The troubled launch of the U.S. federal government's healthcare information exchange is a high-profile example of outsourced IT gone wrong. The $400 million project, which was supposed to be a one-stop online shop for Americans seeking health insurance, made headlines for its bugs and glitches.
The initiative was endorsed by the highest executive in the world, had plenty of lead time, and had a relatively straightforward mandate. But, as a recent New York Times article pointed out, deadline after deadline was missed on the multi-contractor project for a variety of reasons -- from government agencies slow to issue their specifications to last minute changes to the Healthcare.gov's primary features.
[ Also on InfoWorld: How federal cronies built -- and botched -- Healthcare.gov. | Also: Ailing Obamacare site to get a 'tech surge'. | For quick, smart takes on the news you'll be talking about, check out InfoWorld TechBrief -- subscribe today. | Read Bill Snyder's Tech's Bottom Line blog for what the key business trends mean to you. ]
It's not surprising that the project was problematic, says Peter Bendor-Samuel, CEO of outsourcing consultancy and research firm Everest Group. "When you make such a huge change all at once and you're trying to implement systems and processes for the first time, the unintended consequences that cascade are enormous," Bendor-Samuel says. "We see this all the time in business, albeit on a smaller scale. The only surprise to me is that it worked at all."
"It's important to keep in mind the experience of the user when designing systems like Healthcare.gov. A big takeaway is to try to simplify processes and keep in mind the user's experience . Healthcare is complex enough, why do these guys need to add more complexity?" -- Adam Luciano, principal analyst with sourcing analyst firm HfS Research.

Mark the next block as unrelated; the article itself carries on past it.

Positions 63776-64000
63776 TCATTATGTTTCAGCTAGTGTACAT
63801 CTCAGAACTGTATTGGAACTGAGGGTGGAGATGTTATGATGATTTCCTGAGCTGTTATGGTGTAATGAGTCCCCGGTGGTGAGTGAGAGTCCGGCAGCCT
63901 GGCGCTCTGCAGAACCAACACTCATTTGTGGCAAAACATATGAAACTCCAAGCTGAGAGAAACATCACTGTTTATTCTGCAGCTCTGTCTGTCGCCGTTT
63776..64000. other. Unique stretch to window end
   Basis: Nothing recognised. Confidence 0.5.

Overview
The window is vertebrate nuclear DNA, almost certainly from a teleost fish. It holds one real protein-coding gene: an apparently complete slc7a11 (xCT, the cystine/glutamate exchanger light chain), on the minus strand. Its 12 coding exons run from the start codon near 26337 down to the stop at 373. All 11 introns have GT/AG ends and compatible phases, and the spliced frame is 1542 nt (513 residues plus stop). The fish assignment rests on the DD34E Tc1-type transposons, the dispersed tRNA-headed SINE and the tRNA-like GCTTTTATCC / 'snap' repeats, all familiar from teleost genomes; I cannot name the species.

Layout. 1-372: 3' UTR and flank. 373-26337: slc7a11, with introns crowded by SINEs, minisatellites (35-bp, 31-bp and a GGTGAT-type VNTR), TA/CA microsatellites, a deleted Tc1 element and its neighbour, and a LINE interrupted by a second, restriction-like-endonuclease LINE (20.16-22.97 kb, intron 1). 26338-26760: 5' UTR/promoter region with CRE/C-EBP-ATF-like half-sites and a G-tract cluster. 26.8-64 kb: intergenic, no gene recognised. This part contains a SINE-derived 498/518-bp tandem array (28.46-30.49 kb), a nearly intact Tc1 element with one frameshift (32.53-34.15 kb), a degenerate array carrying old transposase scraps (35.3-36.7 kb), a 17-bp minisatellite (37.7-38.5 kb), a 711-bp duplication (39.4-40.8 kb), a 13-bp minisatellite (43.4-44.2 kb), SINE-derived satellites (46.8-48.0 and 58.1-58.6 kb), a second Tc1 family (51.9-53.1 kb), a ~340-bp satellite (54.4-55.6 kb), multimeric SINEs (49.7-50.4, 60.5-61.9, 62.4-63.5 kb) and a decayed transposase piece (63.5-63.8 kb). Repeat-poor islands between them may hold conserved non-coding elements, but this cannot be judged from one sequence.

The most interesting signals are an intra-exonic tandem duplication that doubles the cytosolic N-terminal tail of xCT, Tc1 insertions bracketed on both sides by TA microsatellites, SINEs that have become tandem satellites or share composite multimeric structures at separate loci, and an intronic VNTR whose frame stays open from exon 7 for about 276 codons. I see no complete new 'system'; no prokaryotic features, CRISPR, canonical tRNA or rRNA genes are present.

The rocky start, however, serves as a reminder of several steps any IT outsourcing customer should take to ensure a smooth rollout.
1. Conduct robust capacity planning. "Start by gathering feedback from subject matter experts and key stakeholders across all teams to design a solution with the capacity for planned usage profiles as well as the elasticity to meet unexpected levels of demand," advises Craig Wright, principal with outsourcing consultancy Pace Harmon.
"Ensure that outsourcing agreements include meaningful expectations around agile service delivery performance structures and relevant provisions to hold service providers responsible for quickly responding to changing needs, aggregating their services into an ecosystem-wide, seamless, end-to-end service experience for users," Wright says